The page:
It May Well Be That A Society's Greatest Madness Seems Normal To Itself

I'm much younger than Mr. Steyn and Mr. Bloom (and I need I add more dashing and handsome? No, I do not) but I found myself in agreement.

"You go to buy some socks, and it’s playing in the store. You get on the red eye to Heathrow, and they pump it into the cabin before you take off. I was filling up at a gas station the other day and I noticed that outside, at the pump, they now pipe pop music at you. This is one of the most constant forms of cultural dislocation anybody of the pre-Bloom generation faces: Most of us have prejudices: we may not like ballet or golf, but we don’t have to worry about going to the deli and ordering a ham on rye while some ninny in tights prances around us or a fellow in plus-fours tries to chip it out of the rough behind the salad bar. Yet, in the course of a day, any number of non-rock-related transactions are accompanied by rock music. I was at the airport last week, sitting at the gate, and over the transom some woman was singing about having two lovers and being very happy about it. And we all sat there as if it’s perfectly routine. To the pre-Bloom generation, it’s very weird—though, as he notes, “It may well be that a society’s greatest madness seems normal to itself.”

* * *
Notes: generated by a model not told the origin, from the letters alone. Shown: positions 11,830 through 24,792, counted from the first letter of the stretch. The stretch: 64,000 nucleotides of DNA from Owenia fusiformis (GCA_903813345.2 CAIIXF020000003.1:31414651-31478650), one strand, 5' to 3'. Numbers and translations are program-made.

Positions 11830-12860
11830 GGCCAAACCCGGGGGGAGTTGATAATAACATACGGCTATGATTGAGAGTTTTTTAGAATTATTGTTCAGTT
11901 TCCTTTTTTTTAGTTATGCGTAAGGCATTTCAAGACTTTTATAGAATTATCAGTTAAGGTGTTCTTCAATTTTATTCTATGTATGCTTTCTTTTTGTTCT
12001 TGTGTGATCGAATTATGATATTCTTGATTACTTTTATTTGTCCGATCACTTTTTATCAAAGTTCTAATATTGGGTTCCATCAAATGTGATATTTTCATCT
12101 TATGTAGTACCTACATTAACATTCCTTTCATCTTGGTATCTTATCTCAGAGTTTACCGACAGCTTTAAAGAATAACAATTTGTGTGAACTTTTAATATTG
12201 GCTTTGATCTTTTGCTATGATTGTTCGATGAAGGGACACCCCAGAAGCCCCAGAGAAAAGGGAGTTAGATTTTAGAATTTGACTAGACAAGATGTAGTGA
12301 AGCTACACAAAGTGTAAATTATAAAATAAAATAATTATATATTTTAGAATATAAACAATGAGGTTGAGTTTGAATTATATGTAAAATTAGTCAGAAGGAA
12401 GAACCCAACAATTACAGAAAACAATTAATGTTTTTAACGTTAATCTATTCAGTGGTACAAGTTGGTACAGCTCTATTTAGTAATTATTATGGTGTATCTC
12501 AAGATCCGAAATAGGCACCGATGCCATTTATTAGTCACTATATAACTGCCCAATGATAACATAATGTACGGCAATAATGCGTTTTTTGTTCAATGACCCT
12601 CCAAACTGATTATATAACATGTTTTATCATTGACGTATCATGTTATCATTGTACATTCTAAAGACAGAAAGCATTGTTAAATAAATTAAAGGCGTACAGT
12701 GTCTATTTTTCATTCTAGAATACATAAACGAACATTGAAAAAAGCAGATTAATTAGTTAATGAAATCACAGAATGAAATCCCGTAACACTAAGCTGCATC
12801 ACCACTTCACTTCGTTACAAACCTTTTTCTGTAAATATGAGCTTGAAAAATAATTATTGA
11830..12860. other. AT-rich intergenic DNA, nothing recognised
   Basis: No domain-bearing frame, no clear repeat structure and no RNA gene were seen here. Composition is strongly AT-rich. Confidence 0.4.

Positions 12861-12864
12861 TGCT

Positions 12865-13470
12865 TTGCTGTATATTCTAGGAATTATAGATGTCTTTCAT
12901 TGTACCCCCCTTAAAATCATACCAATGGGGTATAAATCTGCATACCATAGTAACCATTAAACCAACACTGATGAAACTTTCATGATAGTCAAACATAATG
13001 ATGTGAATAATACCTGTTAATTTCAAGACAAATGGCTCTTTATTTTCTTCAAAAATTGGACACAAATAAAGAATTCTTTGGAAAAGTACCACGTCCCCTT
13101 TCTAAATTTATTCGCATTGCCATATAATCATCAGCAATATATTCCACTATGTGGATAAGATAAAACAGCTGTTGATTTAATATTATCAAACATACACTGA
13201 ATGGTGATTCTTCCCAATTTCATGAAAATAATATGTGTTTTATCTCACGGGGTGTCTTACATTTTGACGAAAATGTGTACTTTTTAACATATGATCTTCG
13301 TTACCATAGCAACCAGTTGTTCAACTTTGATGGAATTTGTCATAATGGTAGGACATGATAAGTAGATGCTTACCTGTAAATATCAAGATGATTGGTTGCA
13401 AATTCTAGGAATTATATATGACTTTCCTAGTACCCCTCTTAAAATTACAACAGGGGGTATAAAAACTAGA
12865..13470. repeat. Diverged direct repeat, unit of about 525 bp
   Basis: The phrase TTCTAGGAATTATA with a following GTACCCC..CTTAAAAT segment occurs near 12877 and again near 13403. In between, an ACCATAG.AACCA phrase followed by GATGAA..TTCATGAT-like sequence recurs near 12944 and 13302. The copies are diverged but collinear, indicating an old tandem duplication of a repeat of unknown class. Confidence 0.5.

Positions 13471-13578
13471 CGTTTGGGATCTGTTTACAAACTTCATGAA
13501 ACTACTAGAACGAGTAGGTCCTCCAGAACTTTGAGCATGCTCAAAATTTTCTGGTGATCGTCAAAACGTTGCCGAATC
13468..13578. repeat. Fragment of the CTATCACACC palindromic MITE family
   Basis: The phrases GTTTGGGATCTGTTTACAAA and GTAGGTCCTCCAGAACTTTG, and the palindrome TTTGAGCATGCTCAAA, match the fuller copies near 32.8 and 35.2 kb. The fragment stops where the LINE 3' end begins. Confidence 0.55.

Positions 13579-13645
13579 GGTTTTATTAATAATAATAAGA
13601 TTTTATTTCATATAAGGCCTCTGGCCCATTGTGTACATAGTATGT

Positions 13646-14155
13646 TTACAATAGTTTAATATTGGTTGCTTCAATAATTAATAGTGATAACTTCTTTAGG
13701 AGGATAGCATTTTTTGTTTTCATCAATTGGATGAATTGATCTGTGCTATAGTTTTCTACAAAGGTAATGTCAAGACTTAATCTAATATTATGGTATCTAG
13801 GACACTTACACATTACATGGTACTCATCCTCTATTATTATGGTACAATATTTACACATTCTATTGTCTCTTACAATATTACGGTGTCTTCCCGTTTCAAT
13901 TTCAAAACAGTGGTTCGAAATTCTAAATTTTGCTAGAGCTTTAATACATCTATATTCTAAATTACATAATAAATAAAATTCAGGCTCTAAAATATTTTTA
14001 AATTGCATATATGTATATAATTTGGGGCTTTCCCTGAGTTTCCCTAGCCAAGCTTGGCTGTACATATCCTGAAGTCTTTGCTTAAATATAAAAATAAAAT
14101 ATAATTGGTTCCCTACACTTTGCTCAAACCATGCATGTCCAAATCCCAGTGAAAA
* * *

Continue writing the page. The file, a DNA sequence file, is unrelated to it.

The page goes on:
To add: remember when movies didn't have soundtracks filled with pop songs? Watch almost any movie from the '70's and '80's (such as Dog Day Afternoon, which I saw for the first time a few weeks ago) and there's all this silence. Sometime in the '90's movies and music videos merged and music is now used to mask bad dialogue, add emphasis to limp scenes and sell CDs/downloads.

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